The Lincoln Plawg - the blog with footnotes

Politics and law from a British perspective (hence Politics LAW BloG): ''People who like this sort of thing...'' as the Great Man said

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Tuesday, February 01, 2005
 

The no time to read factor: novels v newspapers


I don't read much fiction. But my impression [1] is that not only has the number of novels published each year shown no sign of diminishing over a decade or so of the Web; but also the average length of novels has similarly failed to decline.

Why, then, has it become conventional wisdom that the public - or most of it - does not have the time to read a 'proper' newspaper?

(The Washington Enquirer freesheet is out today for the first time.)

This is not the sort of question one can answer from first principles. Naturally, you turn to Pew for analysis - this (PDF) released on January 24.

There is nothing quantifying the relative time spent on novel-reading and news consumption. There is a table (p44) showing that 35% read a book the day before they were sampled, compared with 42% who read a newspaper. And another (p45) which says that the time spent by young adults on news consumption of all classes has gone down over the last decade (but only - for 18 to 24 year olds - from 51 to 36 minutes - that extra 15 minutes is not going to make much impression on the average novel, I'm thinking).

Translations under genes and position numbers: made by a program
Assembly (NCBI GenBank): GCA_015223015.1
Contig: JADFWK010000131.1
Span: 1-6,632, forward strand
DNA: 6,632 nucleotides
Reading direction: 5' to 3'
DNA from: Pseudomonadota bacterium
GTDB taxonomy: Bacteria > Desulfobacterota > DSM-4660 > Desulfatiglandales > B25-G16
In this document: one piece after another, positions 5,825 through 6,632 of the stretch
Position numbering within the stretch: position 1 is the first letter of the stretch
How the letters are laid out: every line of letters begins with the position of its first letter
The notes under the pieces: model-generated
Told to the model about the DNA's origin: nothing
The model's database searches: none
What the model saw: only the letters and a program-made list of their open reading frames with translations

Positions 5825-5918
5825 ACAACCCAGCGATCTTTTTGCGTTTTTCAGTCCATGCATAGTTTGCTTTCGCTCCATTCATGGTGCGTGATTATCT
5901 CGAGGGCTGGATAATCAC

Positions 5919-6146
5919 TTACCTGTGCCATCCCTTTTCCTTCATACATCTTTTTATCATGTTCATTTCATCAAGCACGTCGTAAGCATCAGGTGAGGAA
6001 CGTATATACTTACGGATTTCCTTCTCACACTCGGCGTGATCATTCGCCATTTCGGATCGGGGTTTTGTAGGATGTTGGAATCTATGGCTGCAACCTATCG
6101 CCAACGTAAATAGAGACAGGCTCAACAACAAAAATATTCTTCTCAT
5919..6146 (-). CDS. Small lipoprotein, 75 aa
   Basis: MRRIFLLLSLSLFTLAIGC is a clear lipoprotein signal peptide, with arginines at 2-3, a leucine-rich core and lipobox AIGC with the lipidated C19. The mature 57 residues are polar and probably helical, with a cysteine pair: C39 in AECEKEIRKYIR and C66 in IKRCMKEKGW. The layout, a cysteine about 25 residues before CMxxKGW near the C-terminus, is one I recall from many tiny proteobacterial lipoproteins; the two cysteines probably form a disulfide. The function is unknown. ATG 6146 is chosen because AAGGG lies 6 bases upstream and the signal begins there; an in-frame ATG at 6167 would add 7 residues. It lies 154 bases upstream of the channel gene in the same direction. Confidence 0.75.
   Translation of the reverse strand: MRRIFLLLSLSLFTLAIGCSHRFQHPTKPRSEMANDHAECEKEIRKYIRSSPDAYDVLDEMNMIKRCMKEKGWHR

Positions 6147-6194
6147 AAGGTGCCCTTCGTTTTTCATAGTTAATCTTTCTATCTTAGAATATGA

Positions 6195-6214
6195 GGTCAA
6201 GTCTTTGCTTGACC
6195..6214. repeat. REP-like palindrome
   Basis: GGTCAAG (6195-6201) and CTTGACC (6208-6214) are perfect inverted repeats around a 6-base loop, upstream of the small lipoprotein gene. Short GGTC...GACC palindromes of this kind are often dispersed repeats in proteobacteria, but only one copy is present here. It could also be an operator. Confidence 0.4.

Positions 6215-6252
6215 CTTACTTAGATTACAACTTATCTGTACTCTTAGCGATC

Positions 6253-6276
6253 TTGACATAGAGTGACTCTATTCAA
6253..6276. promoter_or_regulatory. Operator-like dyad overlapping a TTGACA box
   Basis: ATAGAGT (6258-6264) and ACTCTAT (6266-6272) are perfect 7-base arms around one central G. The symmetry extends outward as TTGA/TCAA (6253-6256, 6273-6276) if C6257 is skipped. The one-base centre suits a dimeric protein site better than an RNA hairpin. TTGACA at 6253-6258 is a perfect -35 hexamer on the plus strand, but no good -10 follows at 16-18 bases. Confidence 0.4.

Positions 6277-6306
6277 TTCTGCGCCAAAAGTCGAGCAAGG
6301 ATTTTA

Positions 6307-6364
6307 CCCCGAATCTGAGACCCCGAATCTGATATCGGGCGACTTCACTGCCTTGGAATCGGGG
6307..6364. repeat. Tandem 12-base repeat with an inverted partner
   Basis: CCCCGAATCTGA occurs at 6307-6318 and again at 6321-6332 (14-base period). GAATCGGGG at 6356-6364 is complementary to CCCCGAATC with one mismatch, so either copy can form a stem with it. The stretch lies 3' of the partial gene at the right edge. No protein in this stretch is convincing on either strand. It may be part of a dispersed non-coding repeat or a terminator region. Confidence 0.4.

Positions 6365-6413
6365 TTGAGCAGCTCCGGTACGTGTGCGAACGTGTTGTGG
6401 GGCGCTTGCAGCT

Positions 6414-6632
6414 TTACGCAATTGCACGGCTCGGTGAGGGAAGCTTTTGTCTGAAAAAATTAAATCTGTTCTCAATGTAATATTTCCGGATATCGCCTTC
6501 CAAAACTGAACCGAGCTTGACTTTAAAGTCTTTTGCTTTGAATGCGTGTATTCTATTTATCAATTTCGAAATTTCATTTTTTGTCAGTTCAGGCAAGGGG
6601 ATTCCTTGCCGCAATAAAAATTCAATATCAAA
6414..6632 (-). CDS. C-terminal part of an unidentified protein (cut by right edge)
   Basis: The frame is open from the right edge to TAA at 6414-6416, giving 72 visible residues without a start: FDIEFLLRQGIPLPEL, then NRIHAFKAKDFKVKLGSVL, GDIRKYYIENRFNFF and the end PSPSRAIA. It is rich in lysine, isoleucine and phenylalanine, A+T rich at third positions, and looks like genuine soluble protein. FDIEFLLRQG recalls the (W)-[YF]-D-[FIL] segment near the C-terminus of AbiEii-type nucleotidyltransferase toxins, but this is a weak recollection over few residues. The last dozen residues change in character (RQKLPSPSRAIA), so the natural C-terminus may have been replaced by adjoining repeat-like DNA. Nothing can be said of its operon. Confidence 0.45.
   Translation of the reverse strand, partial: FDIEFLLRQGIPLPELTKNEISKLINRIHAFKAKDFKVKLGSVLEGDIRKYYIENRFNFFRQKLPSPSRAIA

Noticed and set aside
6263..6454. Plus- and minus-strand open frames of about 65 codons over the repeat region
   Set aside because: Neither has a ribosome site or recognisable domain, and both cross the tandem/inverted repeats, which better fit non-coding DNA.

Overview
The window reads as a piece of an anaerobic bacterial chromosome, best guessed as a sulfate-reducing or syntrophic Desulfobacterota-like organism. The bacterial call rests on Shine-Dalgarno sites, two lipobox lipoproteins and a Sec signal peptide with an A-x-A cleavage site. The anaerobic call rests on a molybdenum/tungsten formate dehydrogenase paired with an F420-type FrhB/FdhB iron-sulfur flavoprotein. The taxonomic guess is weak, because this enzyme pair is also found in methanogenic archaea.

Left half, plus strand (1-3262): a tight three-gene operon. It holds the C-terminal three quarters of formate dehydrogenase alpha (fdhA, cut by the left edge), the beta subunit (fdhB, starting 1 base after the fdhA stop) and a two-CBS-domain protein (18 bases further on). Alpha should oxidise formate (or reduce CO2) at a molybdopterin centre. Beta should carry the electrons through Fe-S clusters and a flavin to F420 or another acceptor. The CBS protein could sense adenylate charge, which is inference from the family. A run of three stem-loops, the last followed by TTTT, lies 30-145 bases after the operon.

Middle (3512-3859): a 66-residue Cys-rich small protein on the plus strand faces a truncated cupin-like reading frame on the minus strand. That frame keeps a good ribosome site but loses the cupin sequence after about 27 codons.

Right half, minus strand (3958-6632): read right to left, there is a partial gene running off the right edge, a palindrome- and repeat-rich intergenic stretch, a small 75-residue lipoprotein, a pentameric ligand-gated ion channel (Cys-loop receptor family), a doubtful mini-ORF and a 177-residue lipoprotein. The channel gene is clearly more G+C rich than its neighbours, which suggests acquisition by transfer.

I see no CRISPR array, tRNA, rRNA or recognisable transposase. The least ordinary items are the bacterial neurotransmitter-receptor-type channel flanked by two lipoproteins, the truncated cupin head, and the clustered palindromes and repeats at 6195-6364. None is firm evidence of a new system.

More information clearly required.

  1. There should, of course, be stats available. I've failed to find any, though.


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